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What Is "The Internet of Things"? We Traveled 9,000 Miles to Find Out

"Industrial Internet could add a sizable $10 [trillion]-$15 trillion to global GDP -- the size of today's U.S. economy."
-- General Electric

"We estimate the potential economic impact of the Internet of Things to be $2.7 trillion to $6.2 trillion per year by 2025."
-- McKinsey & Company

The numbers surrounding the "Internet of Things" are astonishing, and with each passing week more and more companies are planting their own flags on the emerging trend. 

Earlier this week, the Financial Times broke a story: Apple  (NASDAQ: AAPL  ) planned to embrace the Internet of Things by creating a new app to control smart home devices. 

Apple wasn't the first large Silicon Valley to embrace the trend. Google  (NASDAQ: GOOG  ) spent $3.2 billion to purchase Nest earlier this year in its own "smart home" play. Most of Silicon Valley is racing to reorient its marketing around the term, which is causing a buzz for everything Internet of Things-related. 

Yet while the hype around the Internet of Things is getting deafening, it's still an esoteric term for many investors. The most basic question investors want to know is, simply, "What is the Internet of Things?"

At its core, the Internet of Things is simply taking devices that previously weren't connected to our digital world and giving them connections to the Internet.

But that's an overly broad explanation for the far-reaching implications of a trend that promises everything from automating our homes to creating "smart cities." We wanted to provide a clearer look at what exactly the Internet of Things is, and even in the infancy stages of the trend, how it's already in play across the world around us. 

So, we wanted to make the Internet of Things real. We went to visit companies on the bleeding edge, inventing the future in places you might not expect. In the dead of winter, we flew to a place many would call crazy. We flew to the Arctic Circle and visited a company powering some of the devices we wear. Its Internet of Things category saw 1,425% sales growth in the past year, and the category expects another 300% growth in 2014.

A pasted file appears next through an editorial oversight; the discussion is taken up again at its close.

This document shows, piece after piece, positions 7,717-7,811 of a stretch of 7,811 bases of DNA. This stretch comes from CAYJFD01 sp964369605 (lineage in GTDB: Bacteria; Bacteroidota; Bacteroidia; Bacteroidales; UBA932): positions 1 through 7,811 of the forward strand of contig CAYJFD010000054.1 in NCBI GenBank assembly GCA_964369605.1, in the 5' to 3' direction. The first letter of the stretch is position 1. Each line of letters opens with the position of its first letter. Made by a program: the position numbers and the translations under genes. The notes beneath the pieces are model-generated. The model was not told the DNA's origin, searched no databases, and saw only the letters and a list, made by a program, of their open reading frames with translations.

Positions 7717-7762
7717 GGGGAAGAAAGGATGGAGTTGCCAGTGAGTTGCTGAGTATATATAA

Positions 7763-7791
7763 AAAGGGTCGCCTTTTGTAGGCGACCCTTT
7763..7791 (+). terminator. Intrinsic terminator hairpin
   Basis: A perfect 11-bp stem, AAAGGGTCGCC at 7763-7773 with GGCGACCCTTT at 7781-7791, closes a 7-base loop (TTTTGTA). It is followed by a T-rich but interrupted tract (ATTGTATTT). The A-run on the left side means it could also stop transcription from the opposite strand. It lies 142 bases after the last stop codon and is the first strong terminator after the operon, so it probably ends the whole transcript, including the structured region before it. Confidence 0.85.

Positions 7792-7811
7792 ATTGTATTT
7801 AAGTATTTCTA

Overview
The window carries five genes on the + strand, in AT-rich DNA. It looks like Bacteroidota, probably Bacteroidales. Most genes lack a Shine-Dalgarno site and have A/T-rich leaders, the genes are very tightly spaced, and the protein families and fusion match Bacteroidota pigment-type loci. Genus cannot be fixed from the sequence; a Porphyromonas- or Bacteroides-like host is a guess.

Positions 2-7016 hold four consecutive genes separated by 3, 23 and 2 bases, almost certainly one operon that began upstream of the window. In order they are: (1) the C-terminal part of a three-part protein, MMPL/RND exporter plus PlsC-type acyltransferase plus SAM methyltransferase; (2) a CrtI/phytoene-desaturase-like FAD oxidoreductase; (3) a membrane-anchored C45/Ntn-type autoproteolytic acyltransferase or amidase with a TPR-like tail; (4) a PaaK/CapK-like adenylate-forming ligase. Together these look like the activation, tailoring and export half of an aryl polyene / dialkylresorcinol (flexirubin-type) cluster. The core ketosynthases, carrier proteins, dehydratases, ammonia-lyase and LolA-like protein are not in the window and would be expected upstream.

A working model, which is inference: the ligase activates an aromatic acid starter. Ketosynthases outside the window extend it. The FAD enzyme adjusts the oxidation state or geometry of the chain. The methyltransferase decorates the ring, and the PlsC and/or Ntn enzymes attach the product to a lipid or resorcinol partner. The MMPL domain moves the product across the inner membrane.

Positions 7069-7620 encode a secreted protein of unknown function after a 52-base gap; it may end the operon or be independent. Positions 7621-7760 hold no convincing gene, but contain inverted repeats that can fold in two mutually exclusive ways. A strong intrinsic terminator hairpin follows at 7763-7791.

We also visited a city that's being built from the ground up as a smart city. Along our journey, we'll travel 9,000 miles canvassing the Nordic region for innovation where you least expect it. 

So join us in the preceding video, as we dive into what the Internet of Things is, and how it can transform our world. 

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Read/Post Comments (6) | Recommend This Article (47)

Comments from our Foolish Readers

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  • Report this Comment On June 01, 2014, at 1:51 AM, Zendwell wrote:

    Nice work!

  • Report this Comment On June 02, 2014, at 4:47 PM, hbofbyu wrote:

    The internet of things makes sense on an industrial level. I'm not as convinced on the consumer side of things. In the next 5-10 years, they're going to try and "internet" every conceivable device. Most will fail and likely go back to being "dumb" in the next iteration. A few of them will turn out to be cool and enhance our lives in some minute way.

    Does anyone really want to troubleshoot their microwave oven's connectivity? Upgrade the firmware? Appliances have longer life-spans than cell phones and wi-fi devices.

  • Report this Comment On June 02, 2014, at 5:14 PM, TMFPennyWise wrote:

    Quite a trip! Eric! (And I bet your travel agent got a headache after he put together your trip because of all the remote destinations--did he have you drive across the ice bridge? Or, don't say it, you used Trip Advisor and did the planning yourself...?)

    Anyway, your look at the Scandinavian innovation was fascinating. I looked up a couple of those companies and they are on pretty small stock exchanges like the Oslo and Helsinki Exchanges which makes it a challenge to buy them. You make it sound like it may be worth the trouble to seek out a broker who can do the deal though. And then there's always Nokia...

    hotbotbyu has a point though. My audi is so wired up (I think using ARM Holdings technology) that it gives me a fright every time I back up or try to make a phone call. So I may go back to my stripped down Dodge Charger next time!

    Great story and I hope we hear more about your findings around the Arctic circle.

    ha det


    long on SWIR and INVN

  • Report this Comment On June 02, 2014, at 5:59 PM, TMFRhino wrote:

    Thanks for the comments.


    With regards to making more sense on an industrial level, I think that's correct... But, it also doesn't need to be mutually exclusive to the consumer side.

    When you think about factories, wiring them up to gain a cost advantage will breed fast imitators. That sort of competition is the best way of spurring adoption. The really beneficial economics is what has led to recent deep IoT inroads into industries like Oil & Gas.